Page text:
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Learning with the Center for the Study of Local Issues: Introductory Meeting

Learning with the Center for the Study of Local Issues: Introductory Meeting

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Learning with the Center for the Study of Local Issues: Introductory Meeting

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  1. Agenda: • Review Mission/History of CSLI • Understanding surveys • Your role • Review previous findings • Questionnaire • Next steps Learning with the Center for the Study of Local Issues: Introductory Meeting Dan Nataf, PhD, Director Center for the Study of Local Issues Careers 132 Anne Arundel Community College 101 College Parkway Arnold, MD 21012-1895 http:www2.aacc.edu/csli ddnataf@aacc.edu 410.777.2733

  2. CSLI History and Mission Historical Background: In business since 1978! 1. Creation and operation as part of Division of Social Sciences: 1978-1999 – a community college ‘research center’ 2 .Operation as part of Sarbanes Center for Public and Community Service 2006-present

  3. CSLI Flowchart

  4. CSLI History and Mission CSLI Mission – fourelements 1. Provide students opportunities to better understand applied social science research methods while encouraging civic awareness and engagement • Serve community and local government by offering research services and communicating survey findings • Provide opportunities for faculty professional development • Help AACC understand its environment through relevant data collection and analysis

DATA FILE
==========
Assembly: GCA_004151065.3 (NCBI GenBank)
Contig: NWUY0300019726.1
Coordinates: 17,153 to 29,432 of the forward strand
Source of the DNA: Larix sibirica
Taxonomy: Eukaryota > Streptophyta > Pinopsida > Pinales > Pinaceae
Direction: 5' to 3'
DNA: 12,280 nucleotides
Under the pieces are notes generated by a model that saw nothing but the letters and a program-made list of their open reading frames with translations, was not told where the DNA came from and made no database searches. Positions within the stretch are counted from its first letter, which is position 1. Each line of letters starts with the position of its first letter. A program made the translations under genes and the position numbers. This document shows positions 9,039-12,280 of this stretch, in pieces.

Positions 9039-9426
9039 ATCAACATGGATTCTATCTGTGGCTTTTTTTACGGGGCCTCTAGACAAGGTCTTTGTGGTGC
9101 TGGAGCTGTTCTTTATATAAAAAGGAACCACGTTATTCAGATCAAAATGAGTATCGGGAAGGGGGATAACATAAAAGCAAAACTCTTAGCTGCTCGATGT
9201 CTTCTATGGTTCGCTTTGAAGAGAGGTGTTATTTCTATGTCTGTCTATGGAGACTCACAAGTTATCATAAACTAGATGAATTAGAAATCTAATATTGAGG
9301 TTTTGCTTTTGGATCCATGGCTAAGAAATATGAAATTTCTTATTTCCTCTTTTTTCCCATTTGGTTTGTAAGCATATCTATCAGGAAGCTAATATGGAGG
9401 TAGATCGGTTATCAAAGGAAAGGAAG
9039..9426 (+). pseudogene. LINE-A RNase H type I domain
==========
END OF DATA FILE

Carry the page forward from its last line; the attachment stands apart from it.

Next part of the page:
5. CSLI History and Mission Mission: Provide students opportunities to better understand applied social science research methods while encouraging civic awareness and engagement Activities providing student opportunities: Participation in community surveys Participation in client based research projects Student internships CSLI student club

  6. CSLI Survey Process Radio Interview Student Final Meeting Newspaper Article Survey Design with Advisory Board Prior to March and October Surveys Press Release Community Presentations Student Telephone Interviews – 4 nights+Web panel 350-800 completions Data Entry and Analysis First Night Training Student Intro Meeting Student Recruitment

  7. CSLI: The Semi-annual Survey Extent of Student Participation Varies… Semi-annual survey – how students participate Up to five contacts with CSLI • Introductory meeting • 2-3+ nights of telephone interviews • Final meeting – review of survey process, findings, SPSS/hypotheses testing • Short paper (varies by instructor) • Some instructors only require 1 meeting – for less credit or minimum compliance

  8. CSLI: The Semi-annual Survey Semi-annual Surveys - Why is your role so important? • How do surveys work? • Identify a populationwhose characteristics and attitudes are interesting to us • Our population – Residents of Anne Arundel County at least 18 years of age • Our goal – Ask a small group (the “sample”) questions • Generalize the findings to the whole population (the “universe”)

  9. CSLI: The Semi-annual Survey Semi-annual Surveys - Why is your role so important? How do surveys work? (continued) Find a proper sample size: costs vs. margins of error – Example: Population of 100k+, confidence interval 95%

  10. How many calls did the New York Times have to make when polling during the 2018 mid-terms? 38 calls/complete 51 calls/complete 69 calls/complete

  11. CSLI: The Semi-annual Survey How do surveys work? (Data collection methods) Choices: 1. Face to face – personal interviews =>2. Telephone– personal interviews 3. Self-administered- by mail, exit poll, group setting => 4. Online– a version of ‘self administered’